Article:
Wednesday, February 4, 2009

TheTVObserver: The "N" Word

This two-syllable expression is arguably the most divisive word in society. Dr. Phil tackled this touchy topic with help from a panel of outspoken luminaries: civil rights activist Rev. Al Sharpton; legendary comedian and writer Paul Mooney; CSI actor and author Hill Harper; comedian Sheryl Underwood and conservative radio talk show host Michael Graham.

I though the whole program was interesting but failed to address the issue. I personally find it offensive to use the word no matter your race. It’s a BAD word, a HATEFUL word and I don’t understand why a black person can continue to use it as part of conversation either in kind or not. If you listen to rap music, television shows, and movies. Its N@#$ this N@#$ that and always from the mouths of black people.

I often ask myself do black people use the word to belittle each other? Or do they just use it because it’s a fashionable statement, like calling women bitches?

I don’t get it and like I mentioned earlier, I find it to be very offensive despite your race. When you look at the history of the name and the people who suffered its continued use and association, I find it very alarming that a black person can find it amusing or fun to continue to throw the name around.

Is there a double standard that allows black people to use this sensitive word, while non-blacks are forbidden? I want to know, because if a white person used the name. All black people would be up in arms. That to me reeks of a double standard.

The debate heated up when Rachel, a white guest, said she calls her husband the N-word all the time. Then, should hip-hop artists be censored or fined for using the N-word in their songs? Becky says rappers promote negative stereotypes with their lyrics, but find out who Rev. Al Sharpton thinks should face the music.

Plus, does tone or intent make a difference when using the N-word?

Some say the N-word is a term of endearment, while others believe nothing can improve an epithet historically used to oppress African-Americans. Endearment or not I say NEVER use the word. Because the very fact that the world in discussing how it could be used is a perfect example that it should be used.

What is the point of calling someone the N-word?

The debate heats up when Rachel, a white guest, says she freely utters this incendiary term. Then Becky, another guest, said that she clutches her purse when some black people walk by, because the blacks in her town are “gangsta.” She also feels that blacks cry racism too often and believes Black Entertainment Television promotes separatism. Hill Harper critiqued her logic since BET is owned by a white conglomerate.

I find that people who did not suffer from the use of the word from history, will continue to find it exciting and use it without thinking about it.

Also some use it because they just want to make money out of the ignorance of the public.

Do you use the N-word? And do you think white people should use the word as well?

When faced with increasing criticism for his "nappy-headed hos" commentary, Don Imus deftly flipped the conversation, suggesting that he found inspiration from the world of hip-hop. The conversation quickly and disingenuously turned into a debate about the role of hip-hop in spreading sexist and vulgar language, as if scripted by the folks at CBS Radio and NBC. Central to this discussion was the sense that a double standard exists where black male rappers are permitted to call women "bitches" and "hos" and are subject to little scrutiny while old white men like Imus face a public crucifixion for what some deem a bad joke.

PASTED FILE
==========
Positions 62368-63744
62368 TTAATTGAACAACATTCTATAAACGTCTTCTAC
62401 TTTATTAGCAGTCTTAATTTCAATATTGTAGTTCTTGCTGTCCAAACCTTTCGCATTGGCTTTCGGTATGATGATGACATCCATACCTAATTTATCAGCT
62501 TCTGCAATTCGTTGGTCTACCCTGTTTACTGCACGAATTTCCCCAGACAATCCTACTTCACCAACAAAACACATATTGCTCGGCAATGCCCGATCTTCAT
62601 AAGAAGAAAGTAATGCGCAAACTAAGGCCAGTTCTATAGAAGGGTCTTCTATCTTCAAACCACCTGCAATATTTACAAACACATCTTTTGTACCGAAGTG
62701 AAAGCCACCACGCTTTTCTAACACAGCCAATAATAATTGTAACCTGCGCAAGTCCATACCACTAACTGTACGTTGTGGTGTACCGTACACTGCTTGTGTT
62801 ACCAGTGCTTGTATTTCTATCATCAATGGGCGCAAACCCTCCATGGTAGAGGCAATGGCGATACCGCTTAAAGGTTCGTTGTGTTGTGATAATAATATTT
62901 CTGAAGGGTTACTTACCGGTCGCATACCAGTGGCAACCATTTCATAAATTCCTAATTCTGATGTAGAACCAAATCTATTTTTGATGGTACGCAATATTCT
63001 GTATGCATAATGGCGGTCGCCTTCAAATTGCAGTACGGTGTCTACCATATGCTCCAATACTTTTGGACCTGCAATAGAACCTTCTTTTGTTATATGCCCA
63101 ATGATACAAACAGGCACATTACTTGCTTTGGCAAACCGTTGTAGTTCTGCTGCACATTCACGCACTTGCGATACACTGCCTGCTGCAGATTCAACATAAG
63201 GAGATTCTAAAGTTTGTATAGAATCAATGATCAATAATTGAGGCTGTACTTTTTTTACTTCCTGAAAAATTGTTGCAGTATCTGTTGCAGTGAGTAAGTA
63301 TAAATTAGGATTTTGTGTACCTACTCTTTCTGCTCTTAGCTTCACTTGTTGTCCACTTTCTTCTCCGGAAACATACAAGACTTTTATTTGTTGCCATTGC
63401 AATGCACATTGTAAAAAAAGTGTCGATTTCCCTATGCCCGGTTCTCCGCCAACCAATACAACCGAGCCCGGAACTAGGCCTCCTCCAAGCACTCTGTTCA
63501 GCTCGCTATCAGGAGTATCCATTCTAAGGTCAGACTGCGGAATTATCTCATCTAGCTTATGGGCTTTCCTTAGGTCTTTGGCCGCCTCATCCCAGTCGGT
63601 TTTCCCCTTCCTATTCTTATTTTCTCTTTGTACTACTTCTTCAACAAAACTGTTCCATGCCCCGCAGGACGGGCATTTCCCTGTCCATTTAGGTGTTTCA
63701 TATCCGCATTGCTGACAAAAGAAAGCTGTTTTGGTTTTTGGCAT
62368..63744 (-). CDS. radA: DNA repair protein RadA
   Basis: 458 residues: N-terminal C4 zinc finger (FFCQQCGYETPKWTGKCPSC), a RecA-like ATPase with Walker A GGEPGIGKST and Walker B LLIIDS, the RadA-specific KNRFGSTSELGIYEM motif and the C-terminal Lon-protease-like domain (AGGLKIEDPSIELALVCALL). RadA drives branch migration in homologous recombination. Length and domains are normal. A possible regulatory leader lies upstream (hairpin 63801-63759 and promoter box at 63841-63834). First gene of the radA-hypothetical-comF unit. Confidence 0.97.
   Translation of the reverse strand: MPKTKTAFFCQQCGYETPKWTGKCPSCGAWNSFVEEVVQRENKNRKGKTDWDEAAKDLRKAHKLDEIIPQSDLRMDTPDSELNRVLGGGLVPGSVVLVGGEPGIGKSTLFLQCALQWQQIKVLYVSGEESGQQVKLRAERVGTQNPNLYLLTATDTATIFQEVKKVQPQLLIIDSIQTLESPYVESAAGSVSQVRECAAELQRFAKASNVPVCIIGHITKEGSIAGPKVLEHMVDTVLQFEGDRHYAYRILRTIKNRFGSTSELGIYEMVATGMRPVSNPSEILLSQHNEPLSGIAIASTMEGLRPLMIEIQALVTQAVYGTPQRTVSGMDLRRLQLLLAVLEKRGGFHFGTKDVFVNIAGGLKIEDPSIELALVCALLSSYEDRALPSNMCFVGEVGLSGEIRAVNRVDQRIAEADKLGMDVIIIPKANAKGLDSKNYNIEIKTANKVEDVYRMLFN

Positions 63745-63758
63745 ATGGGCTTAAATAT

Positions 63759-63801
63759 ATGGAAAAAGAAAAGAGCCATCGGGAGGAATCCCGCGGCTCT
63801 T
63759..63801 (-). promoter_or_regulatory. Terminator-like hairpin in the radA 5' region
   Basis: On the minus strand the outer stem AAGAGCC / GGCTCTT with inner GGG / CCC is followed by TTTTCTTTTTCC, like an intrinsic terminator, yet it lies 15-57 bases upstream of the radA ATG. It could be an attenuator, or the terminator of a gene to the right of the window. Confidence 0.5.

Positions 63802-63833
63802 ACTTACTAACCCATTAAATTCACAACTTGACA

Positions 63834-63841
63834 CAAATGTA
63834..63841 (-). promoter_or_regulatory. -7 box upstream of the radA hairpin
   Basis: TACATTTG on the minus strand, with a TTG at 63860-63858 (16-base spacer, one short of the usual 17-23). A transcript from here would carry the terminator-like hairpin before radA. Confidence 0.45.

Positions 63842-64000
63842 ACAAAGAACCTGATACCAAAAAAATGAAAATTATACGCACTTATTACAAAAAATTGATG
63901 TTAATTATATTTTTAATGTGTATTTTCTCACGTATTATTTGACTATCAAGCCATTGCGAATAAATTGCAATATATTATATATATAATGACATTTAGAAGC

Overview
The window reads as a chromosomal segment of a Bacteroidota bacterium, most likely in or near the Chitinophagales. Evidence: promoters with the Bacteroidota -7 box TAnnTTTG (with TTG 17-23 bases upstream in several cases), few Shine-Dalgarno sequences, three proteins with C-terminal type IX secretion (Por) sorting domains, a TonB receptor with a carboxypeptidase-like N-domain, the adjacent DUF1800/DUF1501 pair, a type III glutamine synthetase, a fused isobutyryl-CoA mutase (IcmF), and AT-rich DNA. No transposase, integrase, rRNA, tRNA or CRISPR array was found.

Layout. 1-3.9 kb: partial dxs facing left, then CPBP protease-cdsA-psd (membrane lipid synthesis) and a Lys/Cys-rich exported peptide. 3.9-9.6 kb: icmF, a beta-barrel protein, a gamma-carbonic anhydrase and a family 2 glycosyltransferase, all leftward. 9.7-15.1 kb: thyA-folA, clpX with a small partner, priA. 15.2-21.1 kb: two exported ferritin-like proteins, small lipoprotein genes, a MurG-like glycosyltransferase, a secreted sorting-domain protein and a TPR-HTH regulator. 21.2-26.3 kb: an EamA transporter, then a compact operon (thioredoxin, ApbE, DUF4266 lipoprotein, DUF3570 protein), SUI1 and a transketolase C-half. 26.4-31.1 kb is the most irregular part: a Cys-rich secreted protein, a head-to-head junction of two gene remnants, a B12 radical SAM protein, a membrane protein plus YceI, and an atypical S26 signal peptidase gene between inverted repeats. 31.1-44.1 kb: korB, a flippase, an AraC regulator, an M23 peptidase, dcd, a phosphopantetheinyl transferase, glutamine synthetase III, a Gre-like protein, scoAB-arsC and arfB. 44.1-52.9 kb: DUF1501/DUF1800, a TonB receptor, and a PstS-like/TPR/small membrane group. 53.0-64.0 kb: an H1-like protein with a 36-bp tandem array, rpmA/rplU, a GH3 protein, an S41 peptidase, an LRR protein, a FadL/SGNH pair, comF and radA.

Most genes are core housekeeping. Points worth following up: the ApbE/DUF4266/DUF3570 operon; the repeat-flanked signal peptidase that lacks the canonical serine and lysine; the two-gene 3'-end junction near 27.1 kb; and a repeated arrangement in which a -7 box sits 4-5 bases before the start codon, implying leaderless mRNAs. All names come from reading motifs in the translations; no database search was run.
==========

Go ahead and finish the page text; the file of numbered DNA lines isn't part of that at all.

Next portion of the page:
Author and longtime Washington Post Book World editor Jabari Asim had heard all of these arguments before in relation to the use of the word "nigger" in American popular culture. In his book, "The N Word: Who Can Say It, Who Shouldn't, and Why," he places the focus squarely on American society and the undercurrents of white supremacy in our culture.

On the other side of TheTVObserver landscape is The View which offered another perspective on the matter. It all started when Barbara Walters asked Sherri Shepherd if it is okay, essentially, for black people, (particularly black comedians) to use the n-word. Shepherd responded “Yeah I have no problem with them using it. It’s something that means something way different to me than it does to you.” Then Barbara started to ask so, “If I used it” and Sherri cut her off saying, “I don’t wanna hear it come out of your mouth.”

Then ultra-conservative co-host Elisabeth Hasselbeck chimed in, and all hell broke loose. She and Whoopi Goldberg got into a tense discussion that left Hasselbeck crying at the end. After using the word n**** at least 8 times, Whoopi then gave Elisabeth an explanation of how the world isn’t peachy keen for black people and how it is acceptable for blacks to use the n-word and not whites.

On the other side of the coin we have Hip Hop moguls who’ve made million from the use of the word. Some of hip hop’s biggest names like Jay-Z, Ashanti, Chuck D and Pharoahe Monch use the word, but their white counterpart s are not ALLOWED to use the workd.

The question remains: Do you use the N-word? And do you think white people should use the word as well?. There is also a website called niggermania which is just disgusting.

© 2009. TheTVObserver. All Rights Reserved. Pictures used on TheTVObserver graphics are the property of their respective owners. All rights reserved. The Dr. Phil Show © Peteski Productions and Harpo Productions, Inc. All rights reserved.

1 comment:

Footsteps said...

I've never/would never use(d) it. It offends me (I'm white). Like you, I don't get why anyone, black or otherwise, would choose it with the history that's so solidly attached. The likelihood that someone would be offended or hurt by it seems enough reason to dig a little deeper in one's vocabulary.